It’s been pretty big news for quite a few years now, the Honey Bee population has been dying off in very large numbers. At first the cause wasn’t so clear as it could have been for a number of reasons from environmental toxins to environmental changes. But evidence that has been coming forward over the past couple of years has made it clear what the problem is.
Pesticides. A large body of evidence, outlined below, illustrates the clear link between pesticide use and the decline in honey bee’s around the globe.
The video below was made as part of Greenpeace UK’s campaign to protect honeybees from the negative effects of pesticides.
The video is a response to the millions and millions of bees that are dying all over the world. Not only are pesticides extremely toxic and detrimental to human health, (you can read more about that here and here) they are also responsible for the massive decline in global honey bee population.
A new study out of Harvard University, published in the June edition of the Bulletin of Insectology determined that neonicotinoids are killing bees at an exponential rate, they are the direct cause of the phenomenon labeled as colony collapse disorder (CCD). Neonicotinoid’s are the world’s most widely used insecticides.(1)
A paper published in the journal Nature discusses how bees are twice as likely to die when exposed to pesticides; two-thirds of the bees are lost when exposed compared to a third when not exposed. The exposed bees are also half as successful in gathering food.(2)
Scientists from the US Department of Agriculture as well as the University of Maryland published a study that linked chemicals, including fungicides, to the large scale die-off of bees that has recently plagued the planet. (3)
In the United Stats alone, the honey bee population declined by approximately 30 percent, with some beekeepers reporting losses up to 90 and 100 percent. More than 100 US crops rely on honey bees to pollinate them. The study determined that fields ranging from Maine to Delaware contained nine different agricultural chemicals. These included fungicides, herbicides, and insecticides. In some cases they even recorded samples of 21 different agricultural chemicals.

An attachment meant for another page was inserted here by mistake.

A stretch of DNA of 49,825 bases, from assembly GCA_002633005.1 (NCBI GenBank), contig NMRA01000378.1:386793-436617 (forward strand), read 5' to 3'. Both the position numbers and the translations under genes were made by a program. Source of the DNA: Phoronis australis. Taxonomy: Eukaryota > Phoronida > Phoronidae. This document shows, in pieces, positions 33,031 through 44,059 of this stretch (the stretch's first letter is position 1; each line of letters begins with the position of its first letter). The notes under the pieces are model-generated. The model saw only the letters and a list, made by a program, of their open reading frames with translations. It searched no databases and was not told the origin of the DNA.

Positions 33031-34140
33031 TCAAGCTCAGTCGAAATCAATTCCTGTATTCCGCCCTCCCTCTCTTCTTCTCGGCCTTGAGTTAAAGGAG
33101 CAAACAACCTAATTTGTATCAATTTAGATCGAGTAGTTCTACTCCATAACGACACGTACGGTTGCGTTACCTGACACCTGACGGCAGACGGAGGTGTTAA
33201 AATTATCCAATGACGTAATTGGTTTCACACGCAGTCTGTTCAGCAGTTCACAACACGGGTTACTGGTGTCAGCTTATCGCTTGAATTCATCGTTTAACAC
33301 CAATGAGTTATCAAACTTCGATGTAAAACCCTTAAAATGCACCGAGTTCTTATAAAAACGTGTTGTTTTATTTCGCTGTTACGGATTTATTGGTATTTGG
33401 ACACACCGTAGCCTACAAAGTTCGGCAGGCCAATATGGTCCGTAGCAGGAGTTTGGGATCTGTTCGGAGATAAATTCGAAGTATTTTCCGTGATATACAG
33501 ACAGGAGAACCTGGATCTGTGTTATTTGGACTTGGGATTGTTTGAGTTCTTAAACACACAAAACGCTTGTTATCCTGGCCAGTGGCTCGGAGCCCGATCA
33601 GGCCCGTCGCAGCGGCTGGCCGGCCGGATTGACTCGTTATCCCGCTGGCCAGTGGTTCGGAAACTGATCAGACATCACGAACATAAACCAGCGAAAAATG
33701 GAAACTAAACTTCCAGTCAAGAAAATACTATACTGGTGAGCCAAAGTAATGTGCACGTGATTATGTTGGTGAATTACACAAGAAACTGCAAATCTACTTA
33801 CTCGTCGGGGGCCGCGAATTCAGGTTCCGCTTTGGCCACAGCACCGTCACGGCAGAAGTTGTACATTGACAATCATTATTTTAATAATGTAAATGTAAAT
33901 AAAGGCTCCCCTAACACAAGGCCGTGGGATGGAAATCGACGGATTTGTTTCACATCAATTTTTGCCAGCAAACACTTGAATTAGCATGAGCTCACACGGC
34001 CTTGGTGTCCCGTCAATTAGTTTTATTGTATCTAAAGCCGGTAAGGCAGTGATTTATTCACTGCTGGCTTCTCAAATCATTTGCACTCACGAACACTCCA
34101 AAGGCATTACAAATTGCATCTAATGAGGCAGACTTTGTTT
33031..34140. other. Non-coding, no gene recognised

The largest honeybee loss in the UK was recorded last year, you can read more about that here. The list goes on and on and is pretty overwhelming. There is a lot more information than what is presented in this article, if you’re interested in learning more we encourage you to do your research. Hopefully this is a good starting point for the skeptics that doubt pesticides are responsible for the massive decline in global bee population.
Solution? Stop spraying. These chemicals aren’t needed, In 2008, the UN Conference of Trade and development supported organics, saying that organic agriculture can be more conducive to food security in Africa than most conventional production systems, and is more likely to be sustainable in the long term. You can read that full report HERE.
In truth, we can feed the entire planet organically, we are merely convinced that these pesticides are a necessity. Meanwhile these corporations continue to rake in big bucks at the expense of human health, insect health, animal health and the environment. There are better ways.
Food forests or forest gardening could be a viable alternative. They have been around for a long time with many of the native cultures practicing this form of sustainable agriculture. It is a form of low-maintenance plant-based food production which replicates natural ecosystems, incorporating fruit and nut trees, shrubs, herbs, running vines and perennial vegetables. Beneficial plants and companion planting is a big part of the food forest system.
Unlike much of the modern industrial agricultural system which relies heavily on inputs such as fossil fuels and artificial herbicides, pesticides and fertilizers, a food forest, once established is self-regulating and highly abundant in yield. To read more about that click HERE
There are so many solutions. If the global elite pooled their resources, and gave up a percent of their billions and trillions of dollars to implement large scale sustainable agriculture, it would be easy. We know how to do it. The solutions really are endless…
For more CE articles on the bee decline, please click HERE.
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